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Old Movie, New Review: The Slammin’ Salmon

July 24, 2010

In some significant ways, The Slammin’ Salmon gives you precisely nothing you haven’t seen before. It serves up the theme of, “Service industry jobs are awful and the only thing worse than the bosses are the customers,” which has been done to death in everything from Clerks to Waiting to Fast Times at Ridgemont High and points in between. Like these other films, The Slammin’ Salmon is a long treatise on misanthropy, in which virtually no characters are sympathetic and we identify only with who can get the best laughs at the expense of the universally deplorable customers.

And yet, in the hands of the Broken Lizard comedy troupe, also responsible for Super Troopers and Beerfest, Salmon’s recipe of not-so-fresh ingredients is whipped up into a pretty tasty dish. OK, I promise, no more restaurant puns.

There’s a stretch of about five minutes in the middle of the movie in which Salmon’s strengths, even compared to the movies from which it so liberally borrows, became apparent to me.

The first of these strengths is the casting, especially of recognizable faces. The best example is Michael Clarke Duncan, best known for his admittedly stirring performance as a supernaturally gifted inmate in the otherwise grossly sentimental schlock-fest The Green Mile. I simply had no idea that the guy could be the primary driver of effective comedic scenes. He did score a few laughs as Ricky Bobby’s crew chief in Talladega Nights, but he was primarily the foil for Will Ferrell and John C. Reilly.

But Duncan’s performance as an ex-heavyweight boxing champion turned restaurateur in The Slammin’ Salmon is a tour-de-force. The five-minute stretch mentioned above begins when Duncan calls the entire wait staff up to his office and berates them for their lackluster sales performance on a night when the restaurant needs to do $20,000 of business. The staff responds by scamming several of their tables to send bottles of expensive champagne to a couple who aren’t quite as courageous and inspiring as the staff makes them out to be. I won’t spoil the scenes by telling all the jokes. Suffice to say that I watched Duncan in awe during the entire scene in his office (and really, during the entire movie).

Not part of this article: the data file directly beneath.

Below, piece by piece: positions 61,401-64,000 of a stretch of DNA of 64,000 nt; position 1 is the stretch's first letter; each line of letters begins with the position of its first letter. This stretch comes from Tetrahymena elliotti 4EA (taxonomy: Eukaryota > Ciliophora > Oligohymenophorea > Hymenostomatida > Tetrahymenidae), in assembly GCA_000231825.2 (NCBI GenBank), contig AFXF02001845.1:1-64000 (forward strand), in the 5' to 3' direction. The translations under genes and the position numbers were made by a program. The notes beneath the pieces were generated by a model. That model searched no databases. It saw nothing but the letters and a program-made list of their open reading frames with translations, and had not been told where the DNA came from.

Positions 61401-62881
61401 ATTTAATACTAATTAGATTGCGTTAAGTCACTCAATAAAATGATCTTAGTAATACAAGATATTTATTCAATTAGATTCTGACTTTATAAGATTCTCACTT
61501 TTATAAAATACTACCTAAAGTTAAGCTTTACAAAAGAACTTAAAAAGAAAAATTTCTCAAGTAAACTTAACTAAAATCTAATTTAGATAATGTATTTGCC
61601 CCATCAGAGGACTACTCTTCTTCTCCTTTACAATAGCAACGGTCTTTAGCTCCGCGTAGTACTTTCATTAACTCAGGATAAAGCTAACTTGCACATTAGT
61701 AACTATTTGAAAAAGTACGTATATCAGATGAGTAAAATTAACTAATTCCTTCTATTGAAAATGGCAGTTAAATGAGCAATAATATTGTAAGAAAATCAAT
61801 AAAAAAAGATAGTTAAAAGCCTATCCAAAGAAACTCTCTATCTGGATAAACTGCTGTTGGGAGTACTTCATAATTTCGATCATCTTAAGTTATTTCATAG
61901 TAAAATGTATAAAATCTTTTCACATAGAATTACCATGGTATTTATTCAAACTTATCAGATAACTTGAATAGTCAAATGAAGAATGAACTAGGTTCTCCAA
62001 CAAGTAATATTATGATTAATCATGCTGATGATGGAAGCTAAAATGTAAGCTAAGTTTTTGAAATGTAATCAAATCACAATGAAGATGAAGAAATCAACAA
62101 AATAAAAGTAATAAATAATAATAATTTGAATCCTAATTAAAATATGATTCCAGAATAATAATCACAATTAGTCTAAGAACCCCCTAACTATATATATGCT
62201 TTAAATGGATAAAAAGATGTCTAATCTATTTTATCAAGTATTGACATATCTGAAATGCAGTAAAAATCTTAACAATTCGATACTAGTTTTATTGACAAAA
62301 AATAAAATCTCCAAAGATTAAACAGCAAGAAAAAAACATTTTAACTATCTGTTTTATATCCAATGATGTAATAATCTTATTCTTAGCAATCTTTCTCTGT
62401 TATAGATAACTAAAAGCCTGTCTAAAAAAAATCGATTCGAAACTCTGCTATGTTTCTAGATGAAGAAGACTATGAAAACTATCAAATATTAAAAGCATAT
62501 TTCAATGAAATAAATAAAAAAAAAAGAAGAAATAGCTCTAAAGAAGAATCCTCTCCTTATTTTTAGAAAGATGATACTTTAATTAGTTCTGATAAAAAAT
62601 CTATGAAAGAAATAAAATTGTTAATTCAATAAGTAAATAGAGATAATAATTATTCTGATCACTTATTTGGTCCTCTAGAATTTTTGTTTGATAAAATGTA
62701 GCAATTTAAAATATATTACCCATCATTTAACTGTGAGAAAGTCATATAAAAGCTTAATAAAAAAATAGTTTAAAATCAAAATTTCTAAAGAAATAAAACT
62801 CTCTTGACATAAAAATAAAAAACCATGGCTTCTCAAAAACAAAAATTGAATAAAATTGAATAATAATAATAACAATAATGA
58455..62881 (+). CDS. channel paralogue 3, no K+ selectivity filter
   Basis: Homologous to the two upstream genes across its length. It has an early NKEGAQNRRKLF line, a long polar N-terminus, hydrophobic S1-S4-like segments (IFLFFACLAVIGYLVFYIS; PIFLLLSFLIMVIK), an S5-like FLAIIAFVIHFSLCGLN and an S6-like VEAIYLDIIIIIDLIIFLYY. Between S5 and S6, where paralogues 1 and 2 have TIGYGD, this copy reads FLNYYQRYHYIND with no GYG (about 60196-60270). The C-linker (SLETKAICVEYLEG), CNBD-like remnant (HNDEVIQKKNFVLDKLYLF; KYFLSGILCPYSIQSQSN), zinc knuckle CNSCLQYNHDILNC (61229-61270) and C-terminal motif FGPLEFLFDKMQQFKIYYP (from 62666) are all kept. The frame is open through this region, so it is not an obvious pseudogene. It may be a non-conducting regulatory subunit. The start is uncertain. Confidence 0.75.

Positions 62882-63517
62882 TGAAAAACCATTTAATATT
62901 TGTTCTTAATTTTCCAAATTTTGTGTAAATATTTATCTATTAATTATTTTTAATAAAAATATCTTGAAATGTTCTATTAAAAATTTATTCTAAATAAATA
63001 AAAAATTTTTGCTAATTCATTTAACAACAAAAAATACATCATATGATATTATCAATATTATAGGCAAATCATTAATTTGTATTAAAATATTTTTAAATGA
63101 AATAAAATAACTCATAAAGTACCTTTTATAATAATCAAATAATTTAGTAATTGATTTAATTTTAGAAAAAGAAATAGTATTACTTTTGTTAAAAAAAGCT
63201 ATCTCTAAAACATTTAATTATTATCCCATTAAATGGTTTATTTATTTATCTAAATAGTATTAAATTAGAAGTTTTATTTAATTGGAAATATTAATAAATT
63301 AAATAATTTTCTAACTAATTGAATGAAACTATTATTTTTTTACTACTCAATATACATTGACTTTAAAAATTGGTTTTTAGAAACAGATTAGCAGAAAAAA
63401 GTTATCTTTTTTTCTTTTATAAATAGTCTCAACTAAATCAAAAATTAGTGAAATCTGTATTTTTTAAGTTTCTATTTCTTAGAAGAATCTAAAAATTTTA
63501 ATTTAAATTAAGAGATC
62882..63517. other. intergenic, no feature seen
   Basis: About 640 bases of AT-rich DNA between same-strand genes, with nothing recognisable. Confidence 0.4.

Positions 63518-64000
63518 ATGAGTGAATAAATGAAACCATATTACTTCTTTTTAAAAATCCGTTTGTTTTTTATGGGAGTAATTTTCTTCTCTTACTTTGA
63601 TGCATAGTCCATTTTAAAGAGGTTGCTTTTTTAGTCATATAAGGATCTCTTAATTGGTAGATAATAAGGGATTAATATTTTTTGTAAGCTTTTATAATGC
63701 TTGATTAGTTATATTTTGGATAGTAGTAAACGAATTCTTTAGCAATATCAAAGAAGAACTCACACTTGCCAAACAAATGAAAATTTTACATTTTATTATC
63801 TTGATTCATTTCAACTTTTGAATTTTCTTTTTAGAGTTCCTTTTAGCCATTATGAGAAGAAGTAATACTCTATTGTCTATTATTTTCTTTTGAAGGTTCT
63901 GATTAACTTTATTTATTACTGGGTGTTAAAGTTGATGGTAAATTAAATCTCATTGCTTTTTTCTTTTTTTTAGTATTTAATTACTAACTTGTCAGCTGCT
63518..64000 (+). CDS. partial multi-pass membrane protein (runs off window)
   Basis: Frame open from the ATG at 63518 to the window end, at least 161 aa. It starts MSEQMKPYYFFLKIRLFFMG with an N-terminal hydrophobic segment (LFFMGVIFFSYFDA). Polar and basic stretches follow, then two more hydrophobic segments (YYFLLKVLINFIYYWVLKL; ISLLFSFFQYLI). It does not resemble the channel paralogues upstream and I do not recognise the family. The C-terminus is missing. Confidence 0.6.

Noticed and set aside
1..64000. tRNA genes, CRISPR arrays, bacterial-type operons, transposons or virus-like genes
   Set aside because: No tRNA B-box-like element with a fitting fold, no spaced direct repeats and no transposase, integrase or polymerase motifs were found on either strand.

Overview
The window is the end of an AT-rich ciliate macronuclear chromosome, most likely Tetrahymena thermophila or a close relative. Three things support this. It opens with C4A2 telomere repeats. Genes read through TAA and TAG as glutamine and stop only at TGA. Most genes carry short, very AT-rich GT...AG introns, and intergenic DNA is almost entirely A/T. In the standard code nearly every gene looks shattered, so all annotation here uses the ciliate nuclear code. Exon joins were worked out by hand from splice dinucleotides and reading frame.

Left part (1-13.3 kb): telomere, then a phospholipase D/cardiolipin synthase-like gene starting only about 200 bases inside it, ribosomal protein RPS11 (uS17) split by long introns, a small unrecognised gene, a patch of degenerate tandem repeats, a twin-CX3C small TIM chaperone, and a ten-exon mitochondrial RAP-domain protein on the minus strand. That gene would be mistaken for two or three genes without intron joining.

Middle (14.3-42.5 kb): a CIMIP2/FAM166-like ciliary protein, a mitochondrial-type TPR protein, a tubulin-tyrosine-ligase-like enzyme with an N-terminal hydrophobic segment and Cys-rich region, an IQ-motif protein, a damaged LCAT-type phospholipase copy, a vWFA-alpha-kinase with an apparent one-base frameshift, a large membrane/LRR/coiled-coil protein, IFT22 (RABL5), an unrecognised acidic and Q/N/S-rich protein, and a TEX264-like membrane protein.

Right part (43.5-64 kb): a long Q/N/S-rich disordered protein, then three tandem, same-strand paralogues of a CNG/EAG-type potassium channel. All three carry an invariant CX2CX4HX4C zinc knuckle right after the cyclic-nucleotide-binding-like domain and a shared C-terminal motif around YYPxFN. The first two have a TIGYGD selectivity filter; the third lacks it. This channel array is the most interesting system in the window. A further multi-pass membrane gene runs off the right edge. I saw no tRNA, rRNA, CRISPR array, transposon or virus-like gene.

I’ve watched the scene several times now, and I still can’t decide if I think it’s primarily written or primarily improvised. Either way, I think the scene and a few others like it reflect well on the Broken Lizard troupe. If the scene was largely improvised, then cheers to the Lizard guys for recognizing true comedic genius in Duncan, whom I would have regarded as an unlikely source. If the scene was mostly written, then Duncan’s still a great casting choice, and that’s some fantastic writing that plays to his strengths and those of other cast members. Other scenes, such as the champagne scam mentioned above and the requisite “I just got a better job and now I’m going to vent years of frustration by telling a lot of people to go fuck themselves” scene, also benefit from a nice combination of serviceable writing and exuberant performances.

Like its Broken Lizard predecessors, the Slammin’ Salmon is, by design, an utterly frivolous film that has nothing meaningful to say. But overall, I found it to be a fine addition to their “canon.” I’ll be adding it to the list of movies I might put on when I need a few mindless laughs at the expense of amusing morons. Two other Lizard films, Super Troopers and Beerfest, are certainly on that list, and Salmon gave me neither substantially more nor substantially fewer big laughs than those predecessors. All three have their dead spots, and all three have their moments of utterly inspired lunacy. None are groundbreaking; all fall squarely within a long lineage of comedies populated by idiots, full of sound and fury, signifying nothing. But sometimes, such wonderful frivolity as that displayed quite effectively in what’s now a trio of enjoyable Broken Lizard films (I’m purposefully omitting Club Dread, which I didn’t enjoy at all) is by far the best choice on the movie-watching menu.

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